Olympic Champion Banned For 8 Years For Tampering With Blood Sample

Olympic Champion Banned For 8 Years For Tampering With Blood Sample

A decision in the high-profile doping case involving controversial Chinese Olympic swimming champion Sun Yang will be announced by the Court of Arbitration for Sport (CAS) tomorrow.

A vial of the 28-year-old's own blood sample was smashed with a hammer during the testing session, but Sun was acquitted by swimming's ruling body FINA of anti-doping violations, agreeing that testers had failed to produce adequate identification during their visit.

He competed at last year's world championships in South Korea under the shadow of the appeal, and three rivals snubbed him after races.

World swim body FINA supported arguments by Sun's lawyers who asked the Court of Arbitration for Sport to throw out WADA's case early a year ago in a pre-trial dispute over an alleged conflict of interest for the agency's American lead prosecutor, Richard Young.

At the World Aquatics Championships in July 2019, Sun won gold in the 200m freestyle but Britain's Duncan Scott refused to share the podium with him. The decision means he will miss this year's Summer Olympics in Tokyo and sports pundits say it will effectively end his career.

The Switzerland-based sports body said Friday that the three-time Olympic champion was guilty of a doping offense when he failed to cooperate with officials who tried to collect his blood for testing in 2018.

"It is quite another thing, after lengthy exchanges and warnings as to the consequences, to act in such a way that results in destroying the sample containers, thereby eliminating any chance of testing the sample at a later stage". "I firmly believe in my innocence", before adding: "I will definitely appeal to let more people know the truth".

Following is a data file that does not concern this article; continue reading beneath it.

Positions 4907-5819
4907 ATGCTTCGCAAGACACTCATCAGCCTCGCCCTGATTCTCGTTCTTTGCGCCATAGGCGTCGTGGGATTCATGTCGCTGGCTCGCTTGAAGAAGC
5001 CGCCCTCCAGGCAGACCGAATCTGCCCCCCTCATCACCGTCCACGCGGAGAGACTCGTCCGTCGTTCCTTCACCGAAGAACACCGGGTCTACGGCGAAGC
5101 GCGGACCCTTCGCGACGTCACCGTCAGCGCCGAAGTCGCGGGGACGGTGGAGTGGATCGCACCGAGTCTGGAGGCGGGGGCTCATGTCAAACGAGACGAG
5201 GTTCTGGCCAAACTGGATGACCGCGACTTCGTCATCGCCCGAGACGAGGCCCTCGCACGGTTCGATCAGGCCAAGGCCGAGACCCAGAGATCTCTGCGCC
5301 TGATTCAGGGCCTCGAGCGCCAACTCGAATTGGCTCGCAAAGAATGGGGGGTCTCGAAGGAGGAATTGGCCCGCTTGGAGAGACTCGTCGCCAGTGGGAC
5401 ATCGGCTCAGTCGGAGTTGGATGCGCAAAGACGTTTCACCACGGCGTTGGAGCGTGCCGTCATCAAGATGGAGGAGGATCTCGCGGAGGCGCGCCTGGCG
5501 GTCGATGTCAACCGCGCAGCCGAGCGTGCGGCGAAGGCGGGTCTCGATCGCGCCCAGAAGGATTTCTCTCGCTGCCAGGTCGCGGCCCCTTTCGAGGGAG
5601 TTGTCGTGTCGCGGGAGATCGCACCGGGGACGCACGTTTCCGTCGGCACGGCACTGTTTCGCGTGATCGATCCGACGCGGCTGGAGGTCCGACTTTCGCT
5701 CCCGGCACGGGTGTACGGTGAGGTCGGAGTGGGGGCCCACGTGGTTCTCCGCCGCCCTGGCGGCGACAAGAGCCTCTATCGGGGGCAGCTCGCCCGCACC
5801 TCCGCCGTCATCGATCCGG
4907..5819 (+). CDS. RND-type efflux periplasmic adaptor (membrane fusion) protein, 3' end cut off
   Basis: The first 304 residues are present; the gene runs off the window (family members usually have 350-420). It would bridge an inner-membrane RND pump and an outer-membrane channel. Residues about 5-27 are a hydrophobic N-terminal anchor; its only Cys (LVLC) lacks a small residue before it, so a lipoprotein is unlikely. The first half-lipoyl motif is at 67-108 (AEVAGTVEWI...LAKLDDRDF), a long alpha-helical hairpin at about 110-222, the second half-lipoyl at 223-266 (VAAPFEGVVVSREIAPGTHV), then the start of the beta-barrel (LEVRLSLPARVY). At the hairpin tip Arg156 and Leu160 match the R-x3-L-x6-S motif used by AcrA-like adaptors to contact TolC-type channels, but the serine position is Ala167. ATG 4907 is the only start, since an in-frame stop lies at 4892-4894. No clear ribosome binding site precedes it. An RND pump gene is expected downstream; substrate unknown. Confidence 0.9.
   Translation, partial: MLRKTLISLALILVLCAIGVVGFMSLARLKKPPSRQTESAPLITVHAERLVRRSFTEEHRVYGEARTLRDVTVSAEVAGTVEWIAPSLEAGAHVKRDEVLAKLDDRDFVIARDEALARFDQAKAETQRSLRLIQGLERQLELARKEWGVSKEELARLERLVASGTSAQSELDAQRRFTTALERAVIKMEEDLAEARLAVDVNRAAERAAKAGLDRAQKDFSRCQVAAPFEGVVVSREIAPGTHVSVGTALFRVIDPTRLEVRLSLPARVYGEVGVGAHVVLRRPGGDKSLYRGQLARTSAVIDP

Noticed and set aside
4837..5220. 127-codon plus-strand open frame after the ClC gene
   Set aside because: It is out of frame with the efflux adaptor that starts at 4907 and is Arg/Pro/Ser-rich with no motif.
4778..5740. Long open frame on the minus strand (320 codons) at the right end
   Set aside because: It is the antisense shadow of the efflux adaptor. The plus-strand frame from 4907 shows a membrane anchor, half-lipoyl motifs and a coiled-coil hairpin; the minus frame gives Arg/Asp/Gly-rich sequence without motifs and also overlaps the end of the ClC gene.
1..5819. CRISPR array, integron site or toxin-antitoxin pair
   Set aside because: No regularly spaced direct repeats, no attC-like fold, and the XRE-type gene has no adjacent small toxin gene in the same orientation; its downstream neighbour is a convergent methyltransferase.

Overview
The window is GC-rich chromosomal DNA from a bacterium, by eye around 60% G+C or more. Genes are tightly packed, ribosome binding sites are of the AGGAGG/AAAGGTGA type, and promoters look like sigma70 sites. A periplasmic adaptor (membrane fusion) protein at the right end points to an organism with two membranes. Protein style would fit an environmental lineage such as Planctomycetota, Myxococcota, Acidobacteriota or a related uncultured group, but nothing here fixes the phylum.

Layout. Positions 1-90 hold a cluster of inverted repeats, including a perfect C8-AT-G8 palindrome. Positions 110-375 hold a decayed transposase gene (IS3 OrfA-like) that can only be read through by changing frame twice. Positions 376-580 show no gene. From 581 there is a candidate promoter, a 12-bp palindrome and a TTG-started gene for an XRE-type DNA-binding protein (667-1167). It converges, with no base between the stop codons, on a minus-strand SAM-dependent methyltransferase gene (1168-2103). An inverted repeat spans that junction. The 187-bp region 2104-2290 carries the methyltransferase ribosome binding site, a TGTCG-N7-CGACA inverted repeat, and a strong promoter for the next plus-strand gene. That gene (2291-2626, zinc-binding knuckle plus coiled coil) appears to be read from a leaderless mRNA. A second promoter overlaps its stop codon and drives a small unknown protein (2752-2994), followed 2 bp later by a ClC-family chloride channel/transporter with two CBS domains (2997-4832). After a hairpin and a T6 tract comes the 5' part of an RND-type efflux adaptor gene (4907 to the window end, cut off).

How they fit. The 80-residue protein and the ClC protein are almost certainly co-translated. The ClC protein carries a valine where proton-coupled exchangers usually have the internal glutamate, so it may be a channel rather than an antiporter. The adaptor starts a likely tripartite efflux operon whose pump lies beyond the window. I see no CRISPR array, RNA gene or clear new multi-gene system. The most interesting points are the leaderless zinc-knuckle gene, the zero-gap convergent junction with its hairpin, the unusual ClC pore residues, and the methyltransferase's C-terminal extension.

By winning the 400-meter freestyle at the 2012 London Games, he became the first Chinese man to win Olympic gold. Global athletes must notify where and when they will be available for one hour each day, and Sun had suggested late on September 4.

WADA, meanwhile, supported the ruling and said that they were "satisfied" that justice had prevailed.

"Today's CAS ruling confirms those concerns and is a significant result".

When asked about whether Sun Yang should be stripped of his medals and titles, le Clos responded "That's still a question to be asked, whether his titles should remain from 2014 to date".

Sun is a polarizing figure in swimming, and his previous suspension from the sport led to Australian swimmer Mack Horton calling Sun a "drug cheat", which then created a feud between their respective countries at the Rio Olympics.

"Mack is a very focused athlete, he's not easily distracted and he won't be distracted by this either", Verhaeren said on Friday.

Le Clos has been very vocal about his thoughts surrounding cases of doping in sport, and yesterday told The Associated Press, "I should get my gold medal back from Rio".

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